Elephants are shepherded by a drone in Tarangire National Park, Tanzania. Photo by Teddy Kinyanjui

In a paper released in the journal Oryx this week, the research team reported on 51 field trials in farmland bordering Tarangire and Serengeti National Parks. The trials show that rangers using UAVs have been able to consistently move wild elephants out of crops during the day and night. Results from the flights suggest that the UAVs—which currently cost $800 fully equipped—can aid wildlife managers who regularly respond to human-elephant conflict (HEC) in community areas and croplands.

“We’ve stressed the importance of data collection throughout this project. There is sometimes a tendency to overstate the power of new technologies, and we wanted to fairly assess the utility of the drones for moving elephants out of crops and other areas. The results are very positive and show that UAVs can be an effective, flexible way for wildlife managers to deal with human-elephant conflict,” said lead author Nathan Hahn, from Biodiversity and Wildlife Solutions.

Trained ranger teams stationed along the border of these parks have now made over 120 flights in response to calls about elephants on community and farming lands.

“The greater interaction distance the UAVs provide lends a much-needed safety buffer for our rangers, the farmers, and the elephants. Here is a useful piece of technology we didn’t have in our tool kit one year ago” explained Angela Mwakatobe, head of research management at TAWIRI and co-author on the study.

Rangers on patrol in Tarangire National Park, Tanzania. Photo by Teddy Kinyanjui

While some biologists warn that elephants may become habituated to the sound of drones and no longer move from crop fields, rangers have not yet noticed signs of this, even among habitual raiders who have “met” the drones multiple times. Results of this work suggest that small drones offer a new way to reduce negative interactions between people and elephants. The UAVs have also revealed unintended applications. In one instance, rangers used a UAV to move a wounded bull out of dense bush into the open so that a veterinary team could remove a poisoned arrow lodged in his leg.

Loving elephants is easy. Living next to them in harmony requires a little creative engineering to negotiate a peace treaty. “It’s good that we can help the communities,” observed ranger Kateto Ollekashe. “When we can help farmers move the elephants away, we can build relationships and get them on our side. That’s also how we can help stop poaching.”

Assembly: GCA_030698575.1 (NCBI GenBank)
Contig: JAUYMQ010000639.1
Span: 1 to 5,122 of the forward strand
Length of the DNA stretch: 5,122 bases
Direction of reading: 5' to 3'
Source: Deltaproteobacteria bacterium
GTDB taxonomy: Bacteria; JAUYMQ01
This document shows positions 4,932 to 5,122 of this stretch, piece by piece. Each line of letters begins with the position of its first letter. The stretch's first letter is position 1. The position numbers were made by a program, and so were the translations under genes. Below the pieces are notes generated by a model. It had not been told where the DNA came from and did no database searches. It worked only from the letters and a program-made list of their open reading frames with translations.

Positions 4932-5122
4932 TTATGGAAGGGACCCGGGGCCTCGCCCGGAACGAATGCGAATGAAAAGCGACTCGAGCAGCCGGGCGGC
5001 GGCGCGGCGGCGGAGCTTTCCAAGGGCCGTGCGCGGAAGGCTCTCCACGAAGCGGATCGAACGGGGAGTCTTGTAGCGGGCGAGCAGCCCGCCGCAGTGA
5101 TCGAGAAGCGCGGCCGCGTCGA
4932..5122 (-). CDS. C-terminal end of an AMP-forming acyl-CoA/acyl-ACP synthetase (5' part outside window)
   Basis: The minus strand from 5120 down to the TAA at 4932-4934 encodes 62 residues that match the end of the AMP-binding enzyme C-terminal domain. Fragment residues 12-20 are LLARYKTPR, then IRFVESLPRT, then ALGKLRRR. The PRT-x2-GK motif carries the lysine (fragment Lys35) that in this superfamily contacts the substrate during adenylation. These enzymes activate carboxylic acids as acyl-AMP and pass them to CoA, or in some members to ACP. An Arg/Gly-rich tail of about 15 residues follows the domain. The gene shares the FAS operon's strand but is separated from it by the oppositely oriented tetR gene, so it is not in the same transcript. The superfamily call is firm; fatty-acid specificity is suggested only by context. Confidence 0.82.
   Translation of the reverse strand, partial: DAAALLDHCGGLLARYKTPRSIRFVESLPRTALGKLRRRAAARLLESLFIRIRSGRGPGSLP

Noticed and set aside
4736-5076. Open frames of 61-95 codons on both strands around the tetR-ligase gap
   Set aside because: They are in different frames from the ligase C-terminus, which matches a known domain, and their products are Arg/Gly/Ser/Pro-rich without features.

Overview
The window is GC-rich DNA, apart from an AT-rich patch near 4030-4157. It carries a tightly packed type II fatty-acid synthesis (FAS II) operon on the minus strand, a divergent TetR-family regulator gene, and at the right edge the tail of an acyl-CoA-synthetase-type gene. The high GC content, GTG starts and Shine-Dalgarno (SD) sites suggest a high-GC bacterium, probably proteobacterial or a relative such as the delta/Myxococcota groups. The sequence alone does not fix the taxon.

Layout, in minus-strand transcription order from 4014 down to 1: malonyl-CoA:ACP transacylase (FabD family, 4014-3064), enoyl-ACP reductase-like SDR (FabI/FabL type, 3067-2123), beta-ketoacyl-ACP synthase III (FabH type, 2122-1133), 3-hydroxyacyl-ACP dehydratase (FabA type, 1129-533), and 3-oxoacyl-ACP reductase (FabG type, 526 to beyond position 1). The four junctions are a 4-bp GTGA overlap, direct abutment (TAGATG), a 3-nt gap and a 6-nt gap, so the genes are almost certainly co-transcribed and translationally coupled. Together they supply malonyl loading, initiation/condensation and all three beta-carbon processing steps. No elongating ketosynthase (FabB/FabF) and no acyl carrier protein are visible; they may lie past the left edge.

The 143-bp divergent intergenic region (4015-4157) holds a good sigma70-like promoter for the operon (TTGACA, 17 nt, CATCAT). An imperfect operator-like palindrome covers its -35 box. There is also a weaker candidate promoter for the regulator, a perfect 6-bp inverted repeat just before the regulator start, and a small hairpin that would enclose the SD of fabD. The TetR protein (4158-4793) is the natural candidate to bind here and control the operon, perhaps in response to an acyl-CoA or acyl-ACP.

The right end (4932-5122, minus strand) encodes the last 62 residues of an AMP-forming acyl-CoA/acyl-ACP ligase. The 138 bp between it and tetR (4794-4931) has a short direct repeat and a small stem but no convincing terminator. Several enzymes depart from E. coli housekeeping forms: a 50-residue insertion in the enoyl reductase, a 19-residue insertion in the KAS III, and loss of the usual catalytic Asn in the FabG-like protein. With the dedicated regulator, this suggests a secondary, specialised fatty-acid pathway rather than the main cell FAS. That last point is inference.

In the end, scientists and wildlife managers agree that this conflict will not be solved until larger protected areas and safe corridors are established for elephant dispersal; thus, it will not be solved overnight. But at least now there is some hope for peaceful coexistence between farmers and elephants, brokered by a creative use of technology and early adoption by the Tanzanian government.

The graduating class from RESOLVE’s drone training workshop in Serengeti National Park, February 2016. Photo by Nathan Hahn

About Biodiversity and Wildlife Solutions

RESOLVE’s Biodiversity and Wildlife Solutions (BWS) program targets two of the greatest conservation crises of our time: the approaching extinction of endangered wildlife and the destruction of tropical forests where most of the world’s species resides. BWS combines creative field-oriented approaches to conservation with innovative science and technology to dramatically improve how we monitor and protect endangered wildlife and their habitats.

For more information regarding this project, please contact Nathan Hahn at nhahn@resolv.org or +1 202-965-6204

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Updated Version of RESOLVE and the World Economic Forum’s White Paper on Voluntary Responsible Mining Initiatives

Jul 29, 2016

Last March, RESOLVE and the World Economic Forum’s Global Agenda Council on the Future of Mining and Metals had the pleasure of presenting “Voluntary Responsible Mining Initiatives: A Review”, a white paper on voluntary responsible mining initiatives. Informed by a survey with over 100 respondents on perceptions regarding current initiatives and future directions, this white paper is intended to help stakeholders, ranging from upstream miners to retailers and manufacturers, to inform decisions about where to focus and what to prioritize as they seek to de-risk supply chains and promote responsible sourcing.

We invite you to read this updated version of the material, as well as circulating it among your networks.

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New Research Suggests Tigers Can Come Back From Brink of Extinction If Habitats Are Preserved

Apr 1, 2016

Satellite analysis reveals tiger habitats are more intact than expected: an area large enough to double the wild tiger population remains

RESOLVE researchers published findings today in the journal Science Advances on the status of habitat for tigers. Some key takeaways from the study:

  • Tigers need large areas to survive but if well protected, populations can rebound quickly – Nepal and India experienced 61 and 31 percent increases, respectively, in their tiger populations recently thanks to better habitat protection and anti-poaching efforts.